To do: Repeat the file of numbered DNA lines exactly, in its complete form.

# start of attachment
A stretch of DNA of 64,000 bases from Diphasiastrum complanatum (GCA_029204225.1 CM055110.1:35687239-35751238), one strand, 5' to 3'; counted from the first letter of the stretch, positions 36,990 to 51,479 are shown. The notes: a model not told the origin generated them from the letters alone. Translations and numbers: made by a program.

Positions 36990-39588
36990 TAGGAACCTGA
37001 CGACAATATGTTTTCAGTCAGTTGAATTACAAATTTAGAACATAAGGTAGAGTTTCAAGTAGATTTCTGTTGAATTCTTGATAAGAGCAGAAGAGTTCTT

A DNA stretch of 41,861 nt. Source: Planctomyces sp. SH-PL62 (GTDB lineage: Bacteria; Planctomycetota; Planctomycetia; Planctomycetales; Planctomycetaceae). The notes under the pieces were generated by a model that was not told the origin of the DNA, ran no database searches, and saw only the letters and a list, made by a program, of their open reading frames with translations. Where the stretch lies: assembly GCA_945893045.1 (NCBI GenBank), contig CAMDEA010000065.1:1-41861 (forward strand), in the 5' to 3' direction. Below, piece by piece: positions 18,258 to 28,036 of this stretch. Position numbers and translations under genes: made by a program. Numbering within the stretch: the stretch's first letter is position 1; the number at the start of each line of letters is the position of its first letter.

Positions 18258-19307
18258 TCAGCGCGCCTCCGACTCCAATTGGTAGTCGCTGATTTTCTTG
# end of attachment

A stretch of DNA of 64,000 bases from Diphasiastrum complanatum (GCA_029204225.1 CM055110.1:35687239-35751238), one strand, 5' to 3'; counted from the first letter of the stretch, positions 36,990 to 51,479 are shown. The notes: a model not told the origin generated them from the letters alone. Translations and numbers: made by a program.

Positions 36990-39588
36990 TAGGAACCTGA
37001 CGACAATATGTTTTCAGTCAGTTGAATTACAAATTTAGAACATAAGGTAGAGTTTCAAGTAGATTTCTGTTGAATTCTTGATAAGAGCAGAAGAGTTCTT

A DNA stretch of 41,861 nt. Source: Planctomyces sp. SH-PL62 (GTDB lineage: Bacteria; Planctomycetota; Planctomycetia; Planctomycetales; Planctomycetaceae). The notes under the pieces were generated by a model that was not told the origin of the DNA, ran no database searches, and saw only the letters and a list, made by a program, of their open reading frames with translations. Where the stretch lies: assembly GCA_945893045.1 (NCBI GenBank), contig CAMDEA010000065.1:1-41861 (forward strand), in the 5' to 3' direction. Below, piece by piece: positions 18,258 to 28,036 of this stretch. Position numbers and translations under genes: made by a program. Numbering within the stretch: the stretch's first letter is position 1; the number at the start of each line of letters is the position of its first letter.

Positions 18258-19307
18258 TCAGCGCGCCTCCGACTCCAATTGGTAGTCGCTGATTTTCTTG